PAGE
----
Changes in local laws have been blamed by PayPal for their drastic changes to both Puerto Rican and Taiwanese customers. In Puerto Rico, PayPal is halting all personal payments from the country, while in Taiwan it’s all domestic payments that are being stopped.
PayPal clients in Puerto Rico will not be able to send money to friends or relatives, whether they’re in Puerto Rico or abroad, through the services of PayPal or it’s subsidiary Venmo. However, PayPal has clarified that clients will be able to continue using both platforms to pay for goods or services, and to receive commercial payments online through websites and apps.
“Person to person payments will not be available for payments sent from Puerto Rico after October 30th.”
— – Paypal Policy Update
The Caribbean island, located southeast of Florida, is a US territory with a population of over 3.7 million residents and a staggering US$72.2b in outstanding debt. Having been a part of the US Since 1898, the commonwealth shares a common defense, stock market, currency, and even citizenship with the United States.
Puerto Rico exercises a very similar level of control over its internal affairs as does each state in the US, depending on federal guidance from Washington DC.
“Structural problems, economic shocks and weak public finances have yielded a decade of stagnation, outmigration and debt.”
— – Anne O. Krueger, Ranjit Teja and Andrew Wolfe, former members of the International Monetary Fund (IMF)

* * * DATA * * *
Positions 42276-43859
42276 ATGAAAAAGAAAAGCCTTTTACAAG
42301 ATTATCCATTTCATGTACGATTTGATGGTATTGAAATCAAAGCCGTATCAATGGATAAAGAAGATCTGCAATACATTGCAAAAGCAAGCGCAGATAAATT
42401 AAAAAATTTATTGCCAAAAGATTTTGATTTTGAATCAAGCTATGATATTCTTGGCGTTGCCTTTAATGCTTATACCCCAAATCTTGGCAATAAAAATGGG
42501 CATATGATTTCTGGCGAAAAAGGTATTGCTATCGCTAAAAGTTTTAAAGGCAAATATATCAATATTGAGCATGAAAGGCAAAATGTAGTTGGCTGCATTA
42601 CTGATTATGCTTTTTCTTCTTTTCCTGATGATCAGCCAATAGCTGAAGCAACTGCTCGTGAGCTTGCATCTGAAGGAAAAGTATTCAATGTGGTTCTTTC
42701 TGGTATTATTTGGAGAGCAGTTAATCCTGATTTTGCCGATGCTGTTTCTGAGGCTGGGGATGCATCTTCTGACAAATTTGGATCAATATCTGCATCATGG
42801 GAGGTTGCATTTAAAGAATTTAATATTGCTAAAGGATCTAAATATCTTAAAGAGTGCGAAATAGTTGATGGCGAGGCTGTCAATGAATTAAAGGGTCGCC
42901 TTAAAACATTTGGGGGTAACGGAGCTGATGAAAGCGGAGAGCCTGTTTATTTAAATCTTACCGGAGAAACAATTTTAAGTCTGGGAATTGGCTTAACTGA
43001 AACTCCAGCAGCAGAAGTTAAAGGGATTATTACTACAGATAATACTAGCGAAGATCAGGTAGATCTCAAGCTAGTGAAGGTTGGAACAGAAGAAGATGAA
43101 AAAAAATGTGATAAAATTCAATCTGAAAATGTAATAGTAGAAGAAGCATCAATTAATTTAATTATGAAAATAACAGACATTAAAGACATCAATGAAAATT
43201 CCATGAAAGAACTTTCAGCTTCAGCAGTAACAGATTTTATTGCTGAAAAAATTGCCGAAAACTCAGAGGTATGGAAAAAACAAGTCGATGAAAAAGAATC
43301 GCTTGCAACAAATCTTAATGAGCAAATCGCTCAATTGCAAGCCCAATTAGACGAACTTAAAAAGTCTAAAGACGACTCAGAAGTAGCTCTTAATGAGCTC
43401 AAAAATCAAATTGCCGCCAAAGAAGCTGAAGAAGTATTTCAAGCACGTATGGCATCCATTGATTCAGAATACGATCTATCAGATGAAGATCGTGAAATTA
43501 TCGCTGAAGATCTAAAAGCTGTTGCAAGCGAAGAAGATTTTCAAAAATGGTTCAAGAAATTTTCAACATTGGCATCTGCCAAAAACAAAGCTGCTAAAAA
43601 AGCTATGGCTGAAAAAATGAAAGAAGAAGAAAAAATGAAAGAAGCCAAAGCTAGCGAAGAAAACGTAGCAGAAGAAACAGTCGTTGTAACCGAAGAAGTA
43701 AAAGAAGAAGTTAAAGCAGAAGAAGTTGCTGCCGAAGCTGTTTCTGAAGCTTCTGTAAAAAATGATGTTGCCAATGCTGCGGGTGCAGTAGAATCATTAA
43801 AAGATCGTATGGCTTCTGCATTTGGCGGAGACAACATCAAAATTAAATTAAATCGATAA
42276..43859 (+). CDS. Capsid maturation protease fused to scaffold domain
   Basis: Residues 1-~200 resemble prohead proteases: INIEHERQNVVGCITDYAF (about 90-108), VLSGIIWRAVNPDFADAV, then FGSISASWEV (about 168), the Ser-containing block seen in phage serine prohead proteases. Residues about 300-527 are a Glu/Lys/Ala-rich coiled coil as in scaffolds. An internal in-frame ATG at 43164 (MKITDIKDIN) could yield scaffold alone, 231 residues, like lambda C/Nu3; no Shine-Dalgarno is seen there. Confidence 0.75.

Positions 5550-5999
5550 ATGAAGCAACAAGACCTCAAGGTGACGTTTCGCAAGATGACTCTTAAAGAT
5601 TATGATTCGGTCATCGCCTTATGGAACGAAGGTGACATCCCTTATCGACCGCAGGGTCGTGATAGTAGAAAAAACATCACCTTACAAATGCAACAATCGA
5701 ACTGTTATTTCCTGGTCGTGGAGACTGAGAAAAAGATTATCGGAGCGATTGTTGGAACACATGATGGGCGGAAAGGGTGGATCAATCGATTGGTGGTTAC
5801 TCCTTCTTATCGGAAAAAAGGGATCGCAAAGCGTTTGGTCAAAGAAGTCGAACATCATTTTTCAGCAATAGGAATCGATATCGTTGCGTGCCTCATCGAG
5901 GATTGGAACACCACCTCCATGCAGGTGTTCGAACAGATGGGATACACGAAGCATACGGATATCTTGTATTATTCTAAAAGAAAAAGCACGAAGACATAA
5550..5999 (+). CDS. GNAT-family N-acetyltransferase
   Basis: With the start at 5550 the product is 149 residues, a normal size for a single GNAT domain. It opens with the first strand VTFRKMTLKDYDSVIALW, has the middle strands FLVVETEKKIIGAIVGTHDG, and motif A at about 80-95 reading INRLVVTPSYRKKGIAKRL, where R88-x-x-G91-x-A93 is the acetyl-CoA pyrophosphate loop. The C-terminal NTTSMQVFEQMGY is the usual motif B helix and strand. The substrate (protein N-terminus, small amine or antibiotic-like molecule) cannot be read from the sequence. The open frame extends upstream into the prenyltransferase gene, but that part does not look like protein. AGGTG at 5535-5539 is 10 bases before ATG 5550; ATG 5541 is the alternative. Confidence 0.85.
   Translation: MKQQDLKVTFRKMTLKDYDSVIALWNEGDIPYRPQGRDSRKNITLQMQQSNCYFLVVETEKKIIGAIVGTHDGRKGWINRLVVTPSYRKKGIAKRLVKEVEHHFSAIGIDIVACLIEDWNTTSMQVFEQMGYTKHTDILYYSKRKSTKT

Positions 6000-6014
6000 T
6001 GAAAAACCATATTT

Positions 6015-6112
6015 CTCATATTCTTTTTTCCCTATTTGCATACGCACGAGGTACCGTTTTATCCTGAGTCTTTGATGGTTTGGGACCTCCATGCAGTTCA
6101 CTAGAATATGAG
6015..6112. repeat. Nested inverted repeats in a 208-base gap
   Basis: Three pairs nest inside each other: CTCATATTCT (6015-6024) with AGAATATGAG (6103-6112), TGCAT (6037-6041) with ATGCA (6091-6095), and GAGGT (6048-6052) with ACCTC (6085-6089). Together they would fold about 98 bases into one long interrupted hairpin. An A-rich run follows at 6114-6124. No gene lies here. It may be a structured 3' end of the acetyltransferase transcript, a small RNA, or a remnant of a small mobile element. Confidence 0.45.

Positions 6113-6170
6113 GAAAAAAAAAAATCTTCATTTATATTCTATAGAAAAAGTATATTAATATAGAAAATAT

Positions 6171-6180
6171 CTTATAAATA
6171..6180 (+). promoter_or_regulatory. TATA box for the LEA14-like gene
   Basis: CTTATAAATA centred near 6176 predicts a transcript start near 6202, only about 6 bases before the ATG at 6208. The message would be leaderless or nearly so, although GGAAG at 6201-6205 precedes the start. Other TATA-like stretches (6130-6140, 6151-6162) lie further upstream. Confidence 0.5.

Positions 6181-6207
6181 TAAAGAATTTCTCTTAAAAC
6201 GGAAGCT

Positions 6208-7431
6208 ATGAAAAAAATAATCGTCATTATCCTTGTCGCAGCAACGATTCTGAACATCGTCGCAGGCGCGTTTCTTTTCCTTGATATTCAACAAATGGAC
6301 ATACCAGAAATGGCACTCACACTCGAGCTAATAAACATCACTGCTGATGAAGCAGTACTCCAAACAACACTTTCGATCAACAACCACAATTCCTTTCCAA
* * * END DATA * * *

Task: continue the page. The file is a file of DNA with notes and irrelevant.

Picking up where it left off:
Currently, Puerto Rico is facing hard times from economic and financial crises including a heavy debt burden and a lack of affordable healthcare. The astounding debt level results primarily from the unsustainable issuance of municipal bonds over the past several years, which were very inexpensive for US investors.
Under current acts of the US Congress, the interest on most bonds issued by the Commonwealth of Puerto Rico, its political subdivisions and its public corporations, are not subject to income taxation on the federal, state and local levels. By comparison, few other US municipal bonds enjoy the benefits of this triple tax exemption in all states.
However, the Puerto Rican government spent the income from most of those municipal bond funds while the country’s economic output has actually been contracting for almost a decade now. GNP data for the fiscal year ending June 2014 suggests that the economy shrank by about 1% in FY2014 and continues to contract at a rate of at least 1% per annum, and likely more in FY2015, according to an eye opening report by Anne O. Krueger, Ranjit Teja and Andrew Wolfe, former IMF economists
Their conclusion was that the commonwealth’s debt cannot be made sustainable without growth. After a decade of stagnation and negative growth, Puerto Rico has been unable to generate enough capital to pay its investors back. Since 2013, there were important measures such as higher taxes, pension reforms, and spending cuts, but Puerto Rico’s problems seem too resilient.
“The island’s ability to meet debt service payments depends in part on the willingness of investors to roll over existing debt. The report of the ex-IMF economists asserted that the island was “now virtually shut off from normal [credit] market access.”
— – Congressional Research Service Report
Public sector debt has risen every year since 2000, reaching over 100 percent of Gross National Product (GNP) by the end of 2014.
Banks have also been reducing their balance sheets since 2005, in response to the hit to their capital from lower asset prices. As a result, commercial bank assets have fallen by 30%.